Food & dining
    Next Score View the next score


    Things aren’t looking cloudy for Rhinegeist Brewery

    Rhinegeist Brewery

    Bryant Goulding loves cloudy IPAs. He just doesn’t want to make one.

    Goulding, a Connecticut native and cofounder of Cincinnati’s Rhinegeist Brewery, says he respects and drinks the murky, juicy New England-style IPAs that have made brewers like Monson’s Tree House Brewing Co. and Canton’s Trillium Brewing famous. Just don’t expect Rhinegeist’s beers to be anything like that.

    “This cloudy IPA thing has come out of New England, but that’s not our game,” says Goulding, whose beers are hitting the Boston area for the first time this month. “It’ll be interesting to see how we play in a market where cloudy is the new sexy.”


    It’s not that Rhinegeist is afraid of hops. Goulding makes it clear that his brewery plays in the same zone as some of those well-known IPA purveyors, securing contracts for hops like Amarillo, Citra, Azacca, and Equinox. Rhinegeist’s flagship IPA, Truth, is a 7.2 percent alcohol by volume brew that goes heavy on the first two, also leaning on Simcoe and Centennial. Drinkers should get passion fruit, grapefruit, and mango notes without an overwhelming level of bitterness.

    Get The Weekender in your inbox:
    The Globe's top picks for what to see and do each weekend, in Boston and beyond.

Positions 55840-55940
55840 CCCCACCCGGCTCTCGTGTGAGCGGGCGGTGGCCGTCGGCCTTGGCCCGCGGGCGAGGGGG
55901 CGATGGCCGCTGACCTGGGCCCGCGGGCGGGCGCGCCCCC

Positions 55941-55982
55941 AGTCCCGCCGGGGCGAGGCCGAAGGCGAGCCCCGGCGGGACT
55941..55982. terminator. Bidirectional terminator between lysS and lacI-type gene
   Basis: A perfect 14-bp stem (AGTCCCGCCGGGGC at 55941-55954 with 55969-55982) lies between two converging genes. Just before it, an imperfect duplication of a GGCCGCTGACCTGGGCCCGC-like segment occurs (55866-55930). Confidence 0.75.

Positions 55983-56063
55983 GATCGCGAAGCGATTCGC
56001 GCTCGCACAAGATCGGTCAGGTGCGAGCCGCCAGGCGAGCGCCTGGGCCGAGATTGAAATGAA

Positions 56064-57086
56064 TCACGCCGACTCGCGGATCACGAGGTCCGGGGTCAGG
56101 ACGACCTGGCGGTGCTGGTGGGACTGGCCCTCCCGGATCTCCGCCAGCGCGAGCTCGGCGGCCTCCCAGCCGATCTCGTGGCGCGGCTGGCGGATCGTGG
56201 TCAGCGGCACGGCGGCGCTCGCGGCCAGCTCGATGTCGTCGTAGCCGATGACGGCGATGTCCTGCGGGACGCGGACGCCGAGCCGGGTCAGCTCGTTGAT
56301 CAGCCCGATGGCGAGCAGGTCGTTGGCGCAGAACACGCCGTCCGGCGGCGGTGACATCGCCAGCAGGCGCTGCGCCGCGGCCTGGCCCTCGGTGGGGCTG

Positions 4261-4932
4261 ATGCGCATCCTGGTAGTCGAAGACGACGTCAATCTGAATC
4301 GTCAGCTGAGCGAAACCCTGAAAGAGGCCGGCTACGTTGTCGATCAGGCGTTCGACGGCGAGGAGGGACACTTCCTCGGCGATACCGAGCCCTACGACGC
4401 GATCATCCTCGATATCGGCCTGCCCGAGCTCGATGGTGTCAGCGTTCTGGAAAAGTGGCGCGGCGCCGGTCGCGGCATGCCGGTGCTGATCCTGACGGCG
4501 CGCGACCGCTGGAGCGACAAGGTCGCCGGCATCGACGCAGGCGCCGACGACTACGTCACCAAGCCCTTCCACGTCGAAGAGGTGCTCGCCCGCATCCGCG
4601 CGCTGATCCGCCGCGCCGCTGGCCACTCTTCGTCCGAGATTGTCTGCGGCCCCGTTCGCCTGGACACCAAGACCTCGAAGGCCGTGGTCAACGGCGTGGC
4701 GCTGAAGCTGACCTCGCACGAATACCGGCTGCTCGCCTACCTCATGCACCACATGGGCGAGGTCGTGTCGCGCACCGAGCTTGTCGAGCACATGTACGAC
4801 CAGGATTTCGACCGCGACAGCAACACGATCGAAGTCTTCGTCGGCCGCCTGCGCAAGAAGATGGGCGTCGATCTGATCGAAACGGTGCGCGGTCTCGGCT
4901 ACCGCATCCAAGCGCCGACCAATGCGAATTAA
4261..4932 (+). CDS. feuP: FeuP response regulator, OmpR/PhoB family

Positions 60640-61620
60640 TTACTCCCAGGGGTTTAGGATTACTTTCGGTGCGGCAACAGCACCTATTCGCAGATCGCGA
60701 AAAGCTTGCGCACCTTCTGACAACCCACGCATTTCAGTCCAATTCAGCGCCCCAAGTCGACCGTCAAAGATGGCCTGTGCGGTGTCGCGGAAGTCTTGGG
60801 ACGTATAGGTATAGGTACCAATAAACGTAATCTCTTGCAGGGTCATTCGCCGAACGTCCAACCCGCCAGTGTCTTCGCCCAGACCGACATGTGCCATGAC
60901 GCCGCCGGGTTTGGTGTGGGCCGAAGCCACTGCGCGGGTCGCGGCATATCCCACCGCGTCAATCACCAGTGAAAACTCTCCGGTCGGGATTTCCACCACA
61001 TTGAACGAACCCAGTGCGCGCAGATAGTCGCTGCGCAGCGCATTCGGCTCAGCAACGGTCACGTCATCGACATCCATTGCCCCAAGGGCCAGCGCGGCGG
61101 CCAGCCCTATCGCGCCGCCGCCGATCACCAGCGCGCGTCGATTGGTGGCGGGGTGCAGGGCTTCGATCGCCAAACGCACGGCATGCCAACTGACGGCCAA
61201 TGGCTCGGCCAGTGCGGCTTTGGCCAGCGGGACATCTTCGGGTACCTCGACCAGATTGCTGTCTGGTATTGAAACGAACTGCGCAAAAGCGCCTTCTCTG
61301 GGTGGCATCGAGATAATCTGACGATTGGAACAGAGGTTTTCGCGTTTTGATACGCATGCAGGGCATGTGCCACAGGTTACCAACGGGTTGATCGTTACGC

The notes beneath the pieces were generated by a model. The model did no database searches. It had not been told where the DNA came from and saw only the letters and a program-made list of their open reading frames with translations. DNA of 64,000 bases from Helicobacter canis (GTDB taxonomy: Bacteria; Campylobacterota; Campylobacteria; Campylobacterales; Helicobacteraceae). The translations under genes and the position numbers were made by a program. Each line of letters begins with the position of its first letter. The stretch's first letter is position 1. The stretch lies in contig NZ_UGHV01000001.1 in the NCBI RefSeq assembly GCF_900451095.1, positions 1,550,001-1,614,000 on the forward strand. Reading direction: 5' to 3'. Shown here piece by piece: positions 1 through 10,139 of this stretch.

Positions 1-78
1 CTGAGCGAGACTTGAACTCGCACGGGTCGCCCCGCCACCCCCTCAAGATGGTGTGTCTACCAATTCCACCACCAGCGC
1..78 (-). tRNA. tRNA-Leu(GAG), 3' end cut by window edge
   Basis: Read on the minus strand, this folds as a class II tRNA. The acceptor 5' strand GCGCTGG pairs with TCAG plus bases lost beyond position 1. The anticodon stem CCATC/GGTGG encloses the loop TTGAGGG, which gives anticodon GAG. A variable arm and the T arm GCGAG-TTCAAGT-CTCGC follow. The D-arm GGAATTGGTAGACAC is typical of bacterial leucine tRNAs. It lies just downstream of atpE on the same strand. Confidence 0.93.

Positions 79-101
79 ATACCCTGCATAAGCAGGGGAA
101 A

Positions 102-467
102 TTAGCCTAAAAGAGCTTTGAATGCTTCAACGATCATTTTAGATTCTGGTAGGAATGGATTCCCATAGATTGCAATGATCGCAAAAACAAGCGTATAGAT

Thank you for signing up! Sign up for more newsletters here

    “It’s really light on its feet for an IPA,” says Goulding, who notes that two-thirds of the 3 pounds of hops used to brew each barrel are added post-boil (these late additions contribute more of an aromatic hop quality than an underlying bitterness). “There’s a drinkability to beer that I feel like very few brands attain.”

    And, of course, a clarity. All of Rhinegeist’s beers are filtered, meaning there’s no sediment floating in Crash, a 5.4 percent ABV pale ale hopped like an IPA. Also hitting the Boston market are Franz, an Oktoberfest, and Cougar, a blonde ale Goulding says is the bestseller in the brewery’s tap room.

    Goulding and his cofounders opened Rhinegeist in a former bottling plant, in an area of Cincinnati with a historically large German population. The massive space is a remnant of pre-Prohibition breweries and their reach. A rooftop tap room allows Goulding to survey what was.

    “It’s an awesome place to perch and look out over this old city,” says Goulding. “From our rooftop we can see seven old breweries; in some ways it reminds me of Jamaica Plain.”

    Boston gets its first look at Rhinegeist beers with several launch events, including Sept. 27 at Five Horses Tavern in the South End and Sept. 28 at the New World Tavern in Plymouth.

    Gary Dzen can be reached at Follow him on Twitter @GaryDzen